[ANN] MDTest 1.0

Michel Fortin michel.fortin at michelf.com
Tue Jul 3 11:19:02 EDT 2007

I'm announcing today a new testsuite application for Markdown called
MDTest. I've been using it as a replacement for John's Markdown Test
for some time now I think it's ready for release.

First, I want to say Markdown Test has been very useful in developing
PHP Markdown. The testsuite covers many cases, however I still found
the need to add other tests for PHP Markdown, to cover bugs specific
to my implementation, or simply to covers areas for which Markdown
Test had no test case. The tests I added cover practically everything
that was changed or fixed in PHP Markdown in the last couple of
years; I expect that to be useful to others.

I've also made a new testsuite dedicated to PHP Markdown Extra, with
tests for all the features. It has been very practical, and worked
very well with Markdown Test, except for one thing.

HTML normalization is the weak point of Markdown Test. Because
different outputs can have the same HTML meaning, Markdown Test has
an option to compare outputs filtered through Tidy. Personally, I
have to say that I find Tidy to be more trouble than it is worth:
because it fixes too much the HTML garbage you send to it, it often
fixes the strange markup a bug in Markdown can generate.

I've made some time ago a modification allowing Markdown Test to
print a diff of the expected output whenever a test failed, and I've
been using it since instead of Tidy because I find it more reliable
to check the differences myself. The only problem with this approach
is that having made a couple of architectural changes to PHP
Markdown, especially in the HTML block parser and in the way it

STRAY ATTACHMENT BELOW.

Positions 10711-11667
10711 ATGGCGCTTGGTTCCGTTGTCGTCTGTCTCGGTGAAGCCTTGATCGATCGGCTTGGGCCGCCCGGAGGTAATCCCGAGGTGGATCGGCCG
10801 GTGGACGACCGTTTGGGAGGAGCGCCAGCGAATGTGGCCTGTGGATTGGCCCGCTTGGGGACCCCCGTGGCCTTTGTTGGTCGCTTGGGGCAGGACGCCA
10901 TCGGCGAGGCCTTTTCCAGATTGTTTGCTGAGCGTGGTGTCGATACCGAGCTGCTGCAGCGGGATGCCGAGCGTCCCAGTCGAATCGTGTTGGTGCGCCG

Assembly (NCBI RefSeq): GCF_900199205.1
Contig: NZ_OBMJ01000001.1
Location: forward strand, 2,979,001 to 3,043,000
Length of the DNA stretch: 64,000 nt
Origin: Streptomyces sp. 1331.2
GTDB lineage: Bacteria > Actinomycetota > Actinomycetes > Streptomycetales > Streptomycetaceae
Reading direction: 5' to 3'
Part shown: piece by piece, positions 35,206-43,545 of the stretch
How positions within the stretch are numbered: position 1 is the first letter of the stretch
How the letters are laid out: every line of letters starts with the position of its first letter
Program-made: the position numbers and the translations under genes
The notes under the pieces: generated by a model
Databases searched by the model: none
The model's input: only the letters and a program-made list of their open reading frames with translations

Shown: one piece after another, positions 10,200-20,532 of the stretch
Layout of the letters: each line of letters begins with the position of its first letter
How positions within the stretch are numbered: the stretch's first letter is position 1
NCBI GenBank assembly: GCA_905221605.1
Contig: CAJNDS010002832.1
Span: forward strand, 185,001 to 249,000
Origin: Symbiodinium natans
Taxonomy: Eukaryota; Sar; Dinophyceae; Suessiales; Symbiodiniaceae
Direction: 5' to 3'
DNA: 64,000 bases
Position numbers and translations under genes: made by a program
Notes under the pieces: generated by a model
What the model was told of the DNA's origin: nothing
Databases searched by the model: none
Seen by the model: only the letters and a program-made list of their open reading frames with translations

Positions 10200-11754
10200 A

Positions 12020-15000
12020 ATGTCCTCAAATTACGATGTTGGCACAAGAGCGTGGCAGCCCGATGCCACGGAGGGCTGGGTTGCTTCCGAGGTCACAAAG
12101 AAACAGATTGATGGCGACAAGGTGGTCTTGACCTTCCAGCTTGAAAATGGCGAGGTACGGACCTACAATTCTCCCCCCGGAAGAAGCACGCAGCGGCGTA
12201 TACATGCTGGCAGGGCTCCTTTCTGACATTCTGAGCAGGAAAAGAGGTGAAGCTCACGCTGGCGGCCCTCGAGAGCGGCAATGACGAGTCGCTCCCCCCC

generates hashes, it often generate whitespace differently around
tags; having changed back the list processing so that it no longer
produce strangely-indented list items and sublists (a workaround no
longer necessary for PHP Markdown), it forces me to check many things
manually every time.

So I decided recently that I'd build a better tool. It's called
MDTest, and it's written in PHP. The idea is that by using PHP I can
leverage PHP 5's HTML parser and normalize whitespace directly from
the DOM tree. This is what it does, and I've found it to be a much
better alternative than Tidy (although not perfect either). MDTest
can also show a short diff for every failed test, which may prove
useful to double check things with normalization off. And because
it's written in PHP, it can call the Markdown function by itself
without the need for an intermediary script. It can still call
Markdown.pl or any other script, like Markdown Test does.

The benchmarking info is a lot more detailed too. It shows the time
it takes to process each test, and compiles a nice summary at the
end. The total parse time excludes the time MDTest is running --
reading files, creating a diff or normalizing the output. MDTest also
point out the average, minimum, first-quartile, median, third-
quartile, and maximum time for running tests, and it provides these
times as a difference with the minimum time too. I think this will
allow some cross-implementation benchmarking by mostly eliminating
overhead time for starting a process when calling a script.